Rebecca Stern’s documentary, Well Groomed, chronicles a year in the visually stunning world of competitive and creative dog grooming. Debuting on HBO this month, the film follows the lives of a group of dog lovers whose dedication to transforming their beloved poodles into living sculptures is bold, imaginative and eye-opening.
In this interview with Close-up Culture, Stern tells us about her experience entering this subculture of flamboyant canines and passionate artists.
Q: I hadn’t heard about creative dog grooming competitions until I saw the trailer for ‘Well Groomed’. When did you first encounter this subculture?
A: I first encountered creative dog grooming when I was researching dog trends and groups in New York City about five years ago. I had just started working in documentary film, and I was looking for a fun, uplifting, hopefully easy to produce short film based where I lived. I had gone to a few dog fashion shows around the city, and met some dog publicists but didn’t find anything that fully pulled me in. Then, I saw a picture of creative dog grooming and I instantly had so many questions – first among them was how it was possible that I didn’t know this was a thing. After that, I reached out to a few of the groomers, and the rest just kind of went.
Q: What was your first impression of creative dog grooming and how did that change through the process of making this documentary?
A: My first impression of creative dog grooming really was one of curiosity. I just didn’t know anything about it. Over the process of making the documentary I found an art form that was deeper than I imagined, and a community of women that was much more tightly knit than I could have expected.
Q: Can you talk about the type of the people who are drawn to this subculture? Did you notice a common driving force behind their interest in creative dog grooming?
A: The people that I met were intensely creative dog groomers. Almost everyone who does creative dog grooming is a woman, and most of them aren’t from large cities. I think they all want to be able to express themselves but also need to continue keeping their small businesses successful. They are also INTENSE pet lovers, so I think they want to spend more time with their own pets instead of other people’s (not that they don’t like their client’s dogs too!).
Q: What are the relationships like between the creative groomers and their dogs?
A: The dogs are fully devoted to the women – and also so well trained that I was (am) very jealous given how poorly trained my little puppy is. The dogs look forward to any time spent with the women and the women spend an intense amount of time and energy on their dogs. For instance, Adriane and Gucci are never more than a few feet from each other when Adriane isn’t working – it’s actually pretty funny because if you see Gucci you know for sure that Adriane isn’t far away. And Adriane bought Gucci multiple tuxedos for the film’s premiere at SXSW because she wanted to make sure Gucci put his best foot forward for all his adoring fans (he’s really the cutest).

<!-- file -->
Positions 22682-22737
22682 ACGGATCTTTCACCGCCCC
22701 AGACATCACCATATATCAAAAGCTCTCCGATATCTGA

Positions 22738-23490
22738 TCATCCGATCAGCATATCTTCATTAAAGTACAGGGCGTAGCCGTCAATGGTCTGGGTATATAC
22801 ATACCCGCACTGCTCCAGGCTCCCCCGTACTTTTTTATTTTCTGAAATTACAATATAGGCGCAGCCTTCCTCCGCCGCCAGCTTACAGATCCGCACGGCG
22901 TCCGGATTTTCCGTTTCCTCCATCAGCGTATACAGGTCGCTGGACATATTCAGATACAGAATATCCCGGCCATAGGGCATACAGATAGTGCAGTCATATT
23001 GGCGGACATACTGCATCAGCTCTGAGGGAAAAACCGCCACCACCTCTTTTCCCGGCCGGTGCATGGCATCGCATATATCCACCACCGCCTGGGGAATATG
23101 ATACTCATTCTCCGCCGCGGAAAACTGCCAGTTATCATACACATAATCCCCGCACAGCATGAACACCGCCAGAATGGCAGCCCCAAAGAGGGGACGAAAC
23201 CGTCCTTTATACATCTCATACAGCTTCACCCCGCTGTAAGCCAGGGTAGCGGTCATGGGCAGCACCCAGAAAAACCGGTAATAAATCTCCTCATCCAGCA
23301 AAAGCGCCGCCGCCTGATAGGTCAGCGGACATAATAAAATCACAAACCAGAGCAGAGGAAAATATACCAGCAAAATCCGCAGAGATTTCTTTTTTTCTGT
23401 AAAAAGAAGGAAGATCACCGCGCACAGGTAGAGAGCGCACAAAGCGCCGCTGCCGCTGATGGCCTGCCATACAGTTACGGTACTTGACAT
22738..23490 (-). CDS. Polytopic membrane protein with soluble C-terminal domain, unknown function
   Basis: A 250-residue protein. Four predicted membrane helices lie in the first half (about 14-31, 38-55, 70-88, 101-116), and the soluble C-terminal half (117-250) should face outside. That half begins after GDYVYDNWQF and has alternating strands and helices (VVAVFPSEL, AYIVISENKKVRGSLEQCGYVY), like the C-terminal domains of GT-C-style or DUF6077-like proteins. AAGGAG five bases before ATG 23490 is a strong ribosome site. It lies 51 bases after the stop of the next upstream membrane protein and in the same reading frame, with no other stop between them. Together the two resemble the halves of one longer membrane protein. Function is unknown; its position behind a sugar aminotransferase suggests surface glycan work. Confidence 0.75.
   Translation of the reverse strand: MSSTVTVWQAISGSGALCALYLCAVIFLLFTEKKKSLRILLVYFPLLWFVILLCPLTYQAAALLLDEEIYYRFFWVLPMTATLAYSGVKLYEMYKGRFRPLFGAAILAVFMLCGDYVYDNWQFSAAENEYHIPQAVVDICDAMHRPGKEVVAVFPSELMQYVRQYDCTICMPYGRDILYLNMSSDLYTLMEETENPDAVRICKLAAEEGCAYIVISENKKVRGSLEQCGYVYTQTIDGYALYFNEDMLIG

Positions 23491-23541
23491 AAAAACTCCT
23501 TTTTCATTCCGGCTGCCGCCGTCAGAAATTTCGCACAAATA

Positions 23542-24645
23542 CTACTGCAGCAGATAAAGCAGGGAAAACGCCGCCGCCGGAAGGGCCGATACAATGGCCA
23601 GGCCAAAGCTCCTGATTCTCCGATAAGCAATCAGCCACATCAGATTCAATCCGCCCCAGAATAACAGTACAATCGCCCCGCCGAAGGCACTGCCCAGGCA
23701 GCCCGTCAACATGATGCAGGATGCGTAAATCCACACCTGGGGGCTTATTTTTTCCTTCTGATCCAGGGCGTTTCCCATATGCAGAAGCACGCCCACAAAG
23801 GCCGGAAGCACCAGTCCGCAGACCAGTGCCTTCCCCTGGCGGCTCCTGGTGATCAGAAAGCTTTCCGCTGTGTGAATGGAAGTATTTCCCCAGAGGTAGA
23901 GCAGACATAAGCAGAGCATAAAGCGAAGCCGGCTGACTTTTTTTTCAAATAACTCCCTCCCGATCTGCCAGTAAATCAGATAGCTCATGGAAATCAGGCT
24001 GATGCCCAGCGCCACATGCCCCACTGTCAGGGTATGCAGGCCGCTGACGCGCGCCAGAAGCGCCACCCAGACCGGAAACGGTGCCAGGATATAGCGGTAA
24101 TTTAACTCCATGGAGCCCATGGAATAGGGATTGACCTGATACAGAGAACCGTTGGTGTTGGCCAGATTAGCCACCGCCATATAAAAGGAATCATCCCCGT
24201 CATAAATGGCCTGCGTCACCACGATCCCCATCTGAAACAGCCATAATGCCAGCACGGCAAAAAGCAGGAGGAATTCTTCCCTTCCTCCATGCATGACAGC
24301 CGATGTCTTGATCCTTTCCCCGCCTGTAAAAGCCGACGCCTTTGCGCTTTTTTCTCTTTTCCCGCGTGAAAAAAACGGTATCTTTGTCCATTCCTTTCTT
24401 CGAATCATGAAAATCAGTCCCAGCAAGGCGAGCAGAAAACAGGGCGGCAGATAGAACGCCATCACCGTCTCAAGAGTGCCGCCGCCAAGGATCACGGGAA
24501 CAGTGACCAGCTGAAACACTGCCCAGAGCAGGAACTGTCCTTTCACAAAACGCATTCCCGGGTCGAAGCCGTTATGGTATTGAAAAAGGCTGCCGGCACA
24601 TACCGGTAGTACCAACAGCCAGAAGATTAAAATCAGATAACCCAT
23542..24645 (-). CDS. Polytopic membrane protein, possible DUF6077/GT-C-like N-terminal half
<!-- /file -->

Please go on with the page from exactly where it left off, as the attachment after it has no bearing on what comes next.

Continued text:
Q: As a creative person, could you identify with these creative dog groomers in any way?
A: Basically all the ways. When I first met Adriane and Angela I was completely taken by Angela’s mentorship of Adriane and their close friendship and advice. It was something I felt I needed in my filmmaking at the time, and I learned about how to ask questions of a creative collaborator really by watching them work. Then, when we came back to make the feature film, I saw the way the women accepted inspiration from all things in their life, played with experimentation within their designs, and took their craft seriously. All these things became integral to the edit of the film and made the movie better than it could have been.
Q: ‘Well Groomed’ has been acquired by HBO Sports. What does it mean to have the film on this platform?
A: It means so much! How many first time female directors get their film on HBO? I’m floored.
Q: You worked on Matthew Heineman’s ‘Cartel Land’ a few years ago. I think it’s one of the most powerful documentaries of the decade. What are your memories of working on that film?
A: I think it is too. I worked with Matt on the production as a coordinator, so I only saw so much of the action, but Matt took me down to Arizona with him on one shoot and that was really amazing. Not only did I learn a lot watching him and Matt Porwoll work together (they are both cinematographers so they would take turns doing sound and shooting) but it was great to learn more about verite-style filmmaking. Working on the film was definitely hard, but well worth it.
Q: Why were you originally drawn to documentary filmmaking and what has it brought to your life?
A: I never really thought that I would be a documentary filmmaker. I moved to New York City after college thinking that I would live in the city for a summer and then maybe take the LSATs and figure it out from there. But, once I learned about documentaries I got the bug and kept doing it. There’s something about constantly being surrounded by passionate people – either the people you’re filming with or the people of the crew – that really appeals to me. It’s a great way to live, even if it’s not a great way to pay rent!
Q: What are your hopes for the future?
A: Well, right now I’m producing three other films. I’m looking forward to continue producing and directing. I’d like to direct a few commercials and make films with network or streaming partners. Of course, people can keep up with the future of Well Groomed on Facebook and Instagram (@wellgroomedmovie),